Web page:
Disability Behind The Curtain by Gabrielle Hailstone

Standing in B+ behind a draped curtain was my most anticipated experience as an autistic dancer.

“5, 6, 7, 8…and pirouette! That’s great, now again.” I loved that part. The “again” part. Until I was twenty years old, ballet was my special interest. It’s what I wanted to be when I grew up: A prima ballerina. A dream that would ultimately end in failure when I couldn’t “take it” any longer.

But what was “it” that I couldn’t “take” exactly? Rhetorical Question (RQ), I thought it was the “dance world”. I thought it was a number of different things other than what it actually was: masking ASD.

Only diagnosed two years ago, my go to emotion lately has been rage. Rage because it didn’t always have to be this way. Rage because I could’ve reached all of my goals. Rage because ignorance is the reason for both my professional & personal failures.

The popular view in the neurodiversity movement that autism is solely a neurotype – is flawed in my opinion. While I do appreciate my neurodivergent brain, the reality is, most of the world is either ableist and/or uneducated. Which still = autism as a disability.

Hell, I’m still working on my ableism! And even if every person on planet earth was perfectly keen to accommodate, there would still be things I struggle more with as an autistic person. Example: sometimes it takes me longer to begin a task. And writing this was no different.

Oh yeah, step number one: get out the computer!

Intellectually, I can visualize my experiences because they’ve already happened. But how do I translate them into words exactly?

RQ: Maybe it’s a number of different unidentified emotions keeping me stuck, or maybe it’s time. Like, I’m simultaneously experiencing everything at once – past, present & even a projected future.

As I sit here by some fluffy pillows, I find myself looking at a blank screen and… nothing. Eventually it does come to me, how to say it and all. What a relief! Give me letters. Give me words. It doesn’t matter how, why, or where they are – just that they are. And then you can’t stop me, once I’ve started of course.

Disability doesn’t mean I can’t achieve success or greatness, it just means I may take a bit longer to get there. Disability doesn’t mean I can’t learn new skills or grow, it just means I may need more support along the way.

Interestingly enough, some disabilities like mine are invisible. Which basically means they aren’t immediately apparent. Boy, sure wish I had known earlier! RQ: Is it strange to wish I was more visibly autistic?

Thirty plus years of a nightmare later, what inevitably calms my rage is gratitude. I am so grateful to finally understand some of my weaker links.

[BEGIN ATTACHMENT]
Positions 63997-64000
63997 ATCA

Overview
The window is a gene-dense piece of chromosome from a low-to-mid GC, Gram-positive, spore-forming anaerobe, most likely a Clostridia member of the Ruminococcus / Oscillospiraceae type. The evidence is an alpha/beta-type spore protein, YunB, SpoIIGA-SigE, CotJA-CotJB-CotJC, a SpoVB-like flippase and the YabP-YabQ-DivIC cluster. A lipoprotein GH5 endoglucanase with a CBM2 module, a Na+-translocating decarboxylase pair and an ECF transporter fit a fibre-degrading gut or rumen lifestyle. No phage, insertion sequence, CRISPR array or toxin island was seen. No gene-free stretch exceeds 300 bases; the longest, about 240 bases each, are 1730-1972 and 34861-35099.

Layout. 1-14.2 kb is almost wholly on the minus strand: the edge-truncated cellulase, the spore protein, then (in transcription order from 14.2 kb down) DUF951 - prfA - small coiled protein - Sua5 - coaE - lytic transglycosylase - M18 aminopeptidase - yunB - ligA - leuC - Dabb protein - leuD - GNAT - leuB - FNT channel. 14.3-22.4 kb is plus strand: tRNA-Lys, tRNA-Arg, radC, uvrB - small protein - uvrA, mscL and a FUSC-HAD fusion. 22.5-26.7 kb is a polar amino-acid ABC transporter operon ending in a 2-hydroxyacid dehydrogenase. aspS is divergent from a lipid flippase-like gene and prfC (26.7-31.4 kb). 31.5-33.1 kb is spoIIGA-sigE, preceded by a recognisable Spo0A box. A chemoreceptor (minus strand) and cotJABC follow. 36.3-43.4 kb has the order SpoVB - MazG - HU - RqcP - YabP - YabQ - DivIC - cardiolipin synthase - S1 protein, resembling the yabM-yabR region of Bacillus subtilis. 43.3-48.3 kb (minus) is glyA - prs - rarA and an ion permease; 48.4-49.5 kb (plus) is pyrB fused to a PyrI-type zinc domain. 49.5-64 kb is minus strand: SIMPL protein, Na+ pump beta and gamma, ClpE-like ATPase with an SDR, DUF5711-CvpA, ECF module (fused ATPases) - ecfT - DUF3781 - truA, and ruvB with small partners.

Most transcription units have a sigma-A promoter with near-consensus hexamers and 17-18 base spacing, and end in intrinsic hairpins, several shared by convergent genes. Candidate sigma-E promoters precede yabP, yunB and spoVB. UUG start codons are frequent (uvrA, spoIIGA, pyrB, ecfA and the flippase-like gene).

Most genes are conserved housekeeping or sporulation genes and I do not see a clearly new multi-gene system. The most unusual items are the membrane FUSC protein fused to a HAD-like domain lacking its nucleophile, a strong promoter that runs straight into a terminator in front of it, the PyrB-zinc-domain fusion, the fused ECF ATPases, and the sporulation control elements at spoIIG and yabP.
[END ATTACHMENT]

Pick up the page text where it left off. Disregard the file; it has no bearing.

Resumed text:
I do want to mention that being an autistic dancer definitely had its advantages. Like being able to hyper focus on stretching. But since I’m talking about disability, I want to get into some of the disadvantages. Those of which inevitably took over.

As much as I looked forward to performing, class was an altogether different story. This was because my poor short-term memory made it almost impossible to retain new combinations. As a result, I usually ended up positioning myself behind a more capable dancer.

Strategies like this one helped me to cope with my short-term memory issues, and so inevitably, I began to improve. But dance isn’t just about technique or even getting the steps right the first time. It’s about the human experience, or rather, a certain kind of human experience. Yup, you guessed it: the allistic (non autistic) experience. 

You mean I’m supposed to conjure up a feeling out of nowhere even if I have no idea what it feels like? You mean I’m supposed to focus on facial expressions, technique, and choreography all at the same time? Ha-ha. Forget it. Most of the time I’d end up accomplishing either, or.

Dancing with another person or “partner dancing” was also challenging. And quite frankly, I despised it. Moving on my own felt so much better! When I was alone, I didn’t have to match up with anyone. I didn’t have to deal with the sensory aspect of another physical body.

And then, there was the social side to class.

You see, before I quit, I actually got pretty good. Maybe even really good. And because I worked ten times harder than anyone else, I caught up to my dance peers who were once more advanced. I was at the top of my game and suddenly I was “too good”. Ewe. I didn’t know how to confront their icky statements; so I kept to myself.

But eventually, I couldn’t mask anymore. This was the first autistic burnout of my life. And suddenly, I blamed my suffering on things I didn’t have. So, I quit ballet because I wanted a “normal” life. I wanted friends, romance even. Little did I know I would never be, or have, “normal”.

Maybe, if I had the correct support, I wouldn’t have quit dancing. Maybe, if I had known about my invisible disability, I wouldn’t have turned to alcohol. But I did both of those things. And unfortunately, binge drinking on the weekends became a part of my usual routine. Those were dangerous times indeed. Times that left behind some pretty nasty physical and emotional scars.

Today, my neurodivergent brain wants to look at all that could have been and play those different scenarios on repeat. Sure, it seems like some sort of self-sabotaging torture technique, but actually, it’s what I need. It’s how I process.

Of course, I wish I could say I’m over it. Of course, I wish I could say I’ve come out of this experience with a greater sense of purpose. And perhaps there is some of that. But really, all I feel on a daily basis is defeat for what I’ve lost.

About Gabrielle Hailstone @r3llie

About Gabrielle is a late-diagnosed #actuallyautistic recording artist currently residing in Portland, OR USA. With experience in fields such as: art, dance, fashion modeling and cosmetology, she is passionate about bringing autism advocacy into the Pacific Northwest artist community.